What if I wake up next to a tarantula one morning?
What if I come home with Zika?
What if the language barrier makes it impossible to communicate?
Going on a mission trip to Haiti sounded like a great idea back in May, when my brother casually mentioned that his friend’s organization had an open spot.
“Um, count me in,” was my initial response, knowing full well I could never pass up any opportunity to travel. And, bonus, this one included playing with kids. “Where do I sign up?”
Fast forward three months. I’m over-packed (as usual) and ready to go, waiting at the airport for my brother and his best friend to arrive so we can hop on our first flight to Miami. The flight’s delayed a few hours, so I settle in with some snacks, thankful I remembered to bring an extra book. Once on the plane, an hour or so after takeoff, the friendly flight attendant brings us each two adult beverages—free of charge—to make up for the delay. We share a laugh, toast our drinks, and relax into our seats. So far, so good.
When we do finally land in Florida and meet up with the rest of the crew at the hotel, it’s 11:00 PM and I’m ready for bed. I meet my assigned roommates (two awesome ladies with whom I quickly hit it off), shower, and set my alarm for 5:00 AM the next morning. Once my head hits the pillow, I’m sound asleep, dreaming of the adventures to come.
When I told my friends and family where I’d be traveling this summer, my news was met with similar reactions.
Oh, wow… Be extra careful. Never go anywhere by yourself. Wear bug spray. Don’t drink the water. Hide your belongings. Are you taking malaria pills?
All valid concerns and good advice, no doubt. Driving through Port-au-Prince, I clung to these words of wisdom like a timid child clings to its mother, hoping they’d keep me safe. But it wasn’t until later that I realized there weren’t enough wise words in the world to prepare me for the experiences ahead.
From a distance, putting on a brave face is remarkably easy. Oh, I’ll be fine! The trip will be a blast. It’s only when you’re confronted by your fears—fears you didn’t even know you had—that you find out what you’re truly made of.
On our second night in La Vallée, in a one-on-one conversation with the trip counselor (and lifelong family friend), I opened up about how overwhelmed I was suddenly feeling. How I was having trouble falling asleep at night despite our long days. How all of these worst-case scenarios kept running through my brain. “The truth is, I’m scared of everything,” I joked half-heartedly. He sighed with relief, and the words that followed took me by complete surprise.
“I’m so glad I’m not alone.”
During my brief time in Haiti, I met the most incredible kids. A little boy named Bona stole my heart–and then my camera–with his cheesy smile and mischievous manner. Two sweet sisters, Asmede and Mika, became my closest companions on our walks through the town. Adson, quiet and kind, held my hand all the way down the slippery hill to Codeha so that I wouldn’t fall.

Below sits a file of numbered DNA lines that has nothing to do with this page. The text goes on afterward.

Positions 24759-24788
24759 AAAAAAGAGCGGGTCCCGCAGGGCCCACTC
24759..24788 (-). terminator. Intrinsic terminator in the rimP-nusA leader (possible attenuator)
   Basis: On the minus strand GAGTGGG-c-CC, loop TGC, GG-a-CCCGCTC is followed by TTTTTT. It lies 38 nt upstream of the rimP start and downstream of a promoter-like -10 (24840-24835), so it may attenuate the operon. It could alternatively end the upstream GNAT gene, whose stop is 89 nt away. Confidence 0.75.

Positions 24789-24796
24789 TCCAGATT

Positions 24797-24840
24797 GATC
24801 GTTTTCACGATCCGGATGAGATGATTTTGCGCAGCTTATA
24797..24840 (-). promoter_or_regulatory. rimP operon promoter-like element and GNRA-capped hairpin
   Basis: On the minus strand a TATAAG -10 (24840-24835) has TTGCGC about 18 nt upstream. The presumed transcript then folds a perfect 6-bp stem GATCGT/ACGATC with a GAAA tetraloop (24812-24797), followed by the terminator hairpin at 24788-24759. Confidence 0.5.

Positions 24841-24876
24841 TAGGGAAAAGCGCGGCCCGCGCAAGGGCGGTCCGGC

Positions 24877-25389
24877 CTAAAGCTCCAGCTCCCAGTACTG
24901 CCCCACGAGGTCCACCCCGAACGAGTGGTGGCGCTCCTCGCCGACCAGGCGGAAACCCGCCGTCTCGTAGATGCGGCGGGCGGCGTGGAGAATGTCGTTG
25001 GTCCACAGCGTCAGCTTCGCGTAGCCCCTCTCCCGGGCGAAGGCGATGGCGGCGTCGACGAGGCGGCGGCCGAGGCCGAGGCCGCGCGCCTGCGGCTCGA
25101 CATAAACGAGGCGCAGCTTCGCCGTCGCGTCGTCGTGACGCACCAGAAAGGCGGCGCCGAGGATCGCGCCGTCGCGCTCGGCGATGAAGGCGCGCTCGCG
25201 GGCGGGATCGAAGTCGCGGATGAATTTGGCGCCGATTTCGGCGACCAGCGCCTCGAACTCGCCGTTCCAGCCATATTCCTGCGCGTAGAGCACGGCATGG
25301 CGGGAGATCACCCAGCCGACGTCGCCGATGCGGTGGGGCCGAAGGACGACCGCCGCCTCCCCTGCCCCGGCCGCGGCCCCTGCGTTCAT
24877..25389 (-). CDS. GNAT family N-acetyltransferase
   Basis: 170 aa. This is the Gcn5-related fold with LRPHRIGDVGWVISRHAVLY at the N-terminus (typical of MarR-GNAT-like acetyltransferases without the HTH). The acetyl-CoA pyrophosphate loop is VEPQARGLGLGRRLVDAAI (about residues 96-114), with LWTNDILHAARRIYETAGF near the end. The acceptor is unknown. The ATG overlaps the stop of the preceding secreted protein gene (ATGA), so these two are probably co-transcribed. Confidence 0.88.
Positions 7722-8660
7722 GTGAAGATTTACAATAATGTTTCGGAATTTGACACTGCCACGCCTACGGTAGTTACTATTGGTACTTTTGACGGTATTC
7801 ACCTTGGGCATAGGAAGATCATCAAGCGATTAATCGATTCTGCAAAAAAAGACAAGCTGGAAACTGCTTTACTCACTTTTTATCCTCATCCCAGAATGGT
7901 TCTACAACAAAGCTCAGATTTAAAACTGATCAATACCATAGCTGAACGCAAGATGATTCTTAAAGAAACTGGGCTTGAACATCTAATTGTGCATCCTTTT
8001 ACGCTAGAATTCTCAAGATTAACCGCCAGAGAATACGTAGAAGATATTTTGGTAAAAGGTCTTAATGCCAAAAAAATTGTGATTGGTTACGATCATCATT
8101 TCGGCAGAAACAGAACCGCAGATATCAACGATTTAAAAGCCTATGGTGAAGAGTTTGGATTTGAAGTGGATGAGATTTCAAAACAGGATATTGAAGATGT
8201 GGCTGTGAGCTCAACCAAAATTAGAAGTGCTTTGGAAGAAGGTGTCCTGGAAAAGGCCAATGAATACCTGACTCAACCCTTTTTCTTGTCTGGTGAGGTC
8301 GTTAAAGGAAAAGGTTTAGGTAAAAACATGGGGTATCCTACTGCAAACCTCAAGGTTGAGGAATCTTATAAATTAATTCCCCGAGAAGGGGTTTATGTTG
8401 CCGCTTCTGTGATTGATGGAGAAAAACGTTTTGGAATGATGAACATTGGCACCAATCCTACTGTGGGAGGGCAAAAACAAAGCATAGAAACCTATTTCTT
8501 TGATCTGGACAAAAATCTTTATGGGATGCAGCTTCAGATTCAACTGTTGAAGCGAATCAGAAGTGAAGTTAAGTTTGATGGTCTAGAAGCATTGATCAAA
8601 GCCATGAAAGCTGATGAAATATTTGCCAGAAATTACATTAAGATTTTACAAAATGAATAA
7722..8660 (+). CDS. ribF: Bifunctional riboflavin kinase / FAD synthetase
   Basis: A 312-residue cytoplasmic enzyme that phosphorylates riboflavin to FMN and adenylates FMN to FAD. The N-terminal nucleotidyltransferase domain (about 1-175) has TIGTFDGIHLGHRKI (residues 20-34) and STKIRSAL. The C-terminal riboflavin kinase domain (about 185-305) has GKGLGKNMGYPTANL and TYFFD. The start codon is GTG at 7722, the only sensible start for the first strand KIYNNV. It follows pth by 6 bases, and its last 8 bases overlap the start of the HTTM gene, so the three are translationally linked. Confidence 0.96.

I’ve never seen people so happy, and with so little. From sunrise to sunset, a group of our Haitian buddies would play on the street outside of the hotel, waiting for us to join in the fun. They’d greet us with hugs, show us to our destination, teach us Creole phrases, and laugh at our American accents. They’d proudly lead us in prayer, kick our butts in soccer, run barefoot through the woods, ride on our backs and whisper “I love you” in our ears.
And somewhere along the line, amidst the carefree laughter and palpable joy that filled our endless days, their fearlessness became my own. Slowly, everything else—all of my petty worries and self-perpetuating fears—faded into the background and proved insignificant by comparison. The warning words circulating through my head began to loosen their grips on my psyche, one by one, until there was nothing left but love.
Driving home from the airport, after more than twelve exhausting hours of travel, I gave my parents the complete rundown of the week’s events. It was almost 11:00 PM in Houston, and yet I couldn’t stop talking. I wanted to tell the whole world about those kids, about how much they had touched me, and how much I already missed them. How I would go back in a heartbeat if it meant spending more time with each and every one of them.
When I signed up for the trip in May, I hoped that by the end, I could make some small difference. I wanted to bring happiness to at least one child’s week in any way that I could, to change one person’s life for the better. Little did I know that the kids would be the life-changers, and that the life altered forever would be mine.
Turns out, I didn’t lose my passport.
Turns out, I didn’t lose my passport.
Or wake up face-to-face with a tarantula.
Or come home sick (with anything more than a cold).
But if I had, it would have been okay. Because at the end of the day, they understood me and I understood them. The connection was effortless, and the effects infinite.
|| originally published on Her Story Goes ||